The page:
Seventy years Corus Chess Tournament
Seventy years of Corus Chess Tournaments; one of the largest and most illustrious tournaments in the world. Back in 1938, the founders would probably not have imagined that this chess tournament would one day grow into such a phenomenal international success. A building called “The Casino” stood on the premises known as Hoogovens at the time. This was where the Hoogovens Chess Club (HOSC) played every week and the very first Hoogovens Chess Tournament took place here as well. In fact, it spanned an entire weekend, with 40 participants in the four-event matches and the odd Sunday afternoon player.
Four years later, in 1942, The Casino had outgrown its capacity. By then the number of participants had increased to 144 and the tournament was moved to the Kennemer Theatre in Beverwijk and Concordia in Velsen-Noord.
The chess tournament also started to develop more and more of its own traditions. Many chess players found accommodation with host families in IJmond, for example, and as a token of gratitude a Bonte Avond, or Nutty Night, was organised. In later years, famous Dutch entertainers, such as André van Duin, Corry Brokken and Willy Schobbe’s dance orchestra, performed at the Bonte Avond. The food shortages during the wartime years prompted another tradition: every tournament was concluded with a pea soup (snert) evening. This special custom is still honoured today.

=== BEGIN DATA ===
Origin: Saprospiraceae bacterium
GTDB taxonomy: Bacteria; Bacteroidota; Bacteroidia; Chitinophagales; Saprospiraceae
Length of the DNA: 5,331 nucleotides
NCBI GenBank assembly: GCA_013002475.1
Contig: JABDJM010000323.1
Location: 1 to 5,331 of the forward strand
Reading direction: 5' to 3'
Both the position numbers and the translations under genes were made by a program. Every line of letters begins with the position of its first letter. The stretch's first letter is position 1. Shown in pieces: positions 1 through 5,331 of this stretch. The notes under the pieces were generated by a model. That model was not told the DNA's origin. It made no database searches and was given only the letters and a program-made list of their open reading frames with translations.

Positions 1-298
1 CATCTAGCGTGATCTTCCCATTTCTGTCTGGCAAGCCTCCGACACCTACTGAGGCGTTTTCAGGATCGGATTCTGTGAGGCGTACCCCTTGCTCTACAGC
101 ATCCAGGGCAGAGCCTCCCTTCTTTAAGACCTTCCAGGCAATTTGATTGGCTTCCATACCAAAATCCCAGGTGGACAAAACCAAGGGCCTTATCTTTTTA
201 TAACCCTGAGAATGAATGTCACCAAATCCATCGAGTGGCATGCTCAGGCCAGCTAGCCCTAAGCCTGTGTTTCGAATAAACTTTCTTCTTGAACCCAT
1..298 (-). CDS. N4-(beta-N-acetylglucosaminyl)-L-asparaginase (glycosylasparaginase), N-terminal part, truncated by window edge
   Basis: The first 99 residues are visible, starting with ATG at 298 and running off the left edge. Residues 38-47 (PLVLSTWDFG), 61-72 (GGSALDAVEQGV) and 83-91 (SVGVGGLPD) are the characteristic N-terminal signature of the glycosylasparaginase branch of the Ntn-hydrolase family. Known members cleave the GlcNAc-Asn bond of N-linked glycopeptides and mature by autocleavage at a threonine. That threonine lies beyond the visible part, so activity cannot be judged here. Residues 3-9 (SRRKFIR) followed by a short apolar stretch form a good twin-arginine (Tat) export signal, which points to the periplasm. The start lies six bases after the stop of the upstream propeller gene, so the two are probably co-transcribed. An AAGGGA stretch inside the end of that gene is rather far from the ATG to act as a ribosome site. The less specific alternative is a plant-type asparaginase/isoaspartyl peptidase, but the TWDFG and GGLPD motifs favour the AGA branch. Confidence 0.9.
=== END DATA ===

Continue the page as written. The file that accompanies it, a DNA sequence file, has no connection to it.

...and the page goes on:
That the chess tournament would not be able to escape the misery of war entirely became clear in 1945, the only year when the organisers were forced to cancel the tournament. Fortunately, a special tournament was held the very next year. It even took on an international flavour, thanks to the participation of a Swede and a Belgian, who also won the tournament. It took another 15 years before the first Russian players were able to participate, in 1960.
In 1968 the chess tournament was relocated from Beverwijk to Wijk aan Zee. The venue was the Kennemerduin Hotel. This jubilee tournament was officially opened by no one less than Prince Claus. In 1980 the hotel found an entirely different purpose when it was transformed into a shelter for Vietnamese boat people. The tournament was forced to move to a new location once again. Wijk aan Zee made the brand new town hall and sports centre complex, De Moriaan, available for this purpose. It is still one of the key venues of the Corus Chess Tournament, although inside it looks quite different today. Chess is also played at many other venues in Wijk aan Zee. In fact, the annual Corus Chess Tournament in January still turns the entire village upside-down!